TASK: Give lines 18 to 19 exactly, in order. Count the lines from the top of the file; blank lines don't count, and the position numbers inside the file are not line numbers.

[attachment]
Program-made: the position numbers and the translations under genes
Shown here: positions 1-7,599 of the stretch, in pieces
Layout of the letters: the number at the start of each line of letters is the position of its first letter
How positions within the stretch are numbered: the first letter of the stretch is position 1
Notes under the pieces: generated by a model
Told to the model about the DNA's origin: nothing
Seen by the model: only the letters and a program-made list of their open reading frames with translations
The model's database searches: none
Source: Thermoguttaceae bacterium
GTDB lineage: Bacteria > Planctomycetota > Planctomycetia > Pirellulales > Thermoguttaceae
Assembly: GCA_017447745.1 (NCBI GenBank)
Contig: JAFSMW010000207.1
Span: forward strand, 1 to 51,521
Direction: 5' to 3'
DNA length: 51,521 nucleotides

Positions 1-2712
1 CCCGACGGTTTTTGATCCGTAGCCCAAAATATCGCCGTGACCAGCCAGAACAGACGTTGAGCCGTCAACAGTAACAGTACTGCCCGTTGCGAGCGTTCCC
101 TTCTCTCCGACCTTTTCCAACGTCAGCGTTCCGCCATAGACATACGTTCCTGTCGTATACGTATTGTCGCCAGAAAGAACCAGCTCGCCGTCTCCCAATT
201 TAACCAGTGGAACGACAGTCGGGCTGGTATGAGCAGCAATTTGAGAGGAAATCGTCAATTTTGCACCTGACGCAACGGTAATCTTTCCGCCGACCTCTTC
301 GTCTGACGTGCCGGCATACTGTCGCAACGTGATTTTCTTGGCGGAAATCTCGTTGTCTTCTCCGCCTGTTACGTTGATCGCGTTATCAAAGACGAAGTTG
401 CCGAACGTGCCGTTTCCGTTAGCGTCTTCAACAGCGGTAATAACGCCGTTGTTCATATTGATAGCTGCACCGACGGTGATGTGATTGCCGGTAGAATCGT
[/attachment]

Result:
101 TTCTCTCCGACCTTTTCCAACGTCAGCGTTCCGCCATAGACATACGTTCCTGTCGTATACGTATTGTCGCCAGAAAGAACCAGCTCGCCGTCTCCCAATT
201 TAACCAGTGGAACGACAGTCGGGCTGGTATGAGCAGCAATTTGAGAGGAAATCGTCAATTTTGCACCTGACGCAACGGTAATCTTTCCGCCGACCTCTTC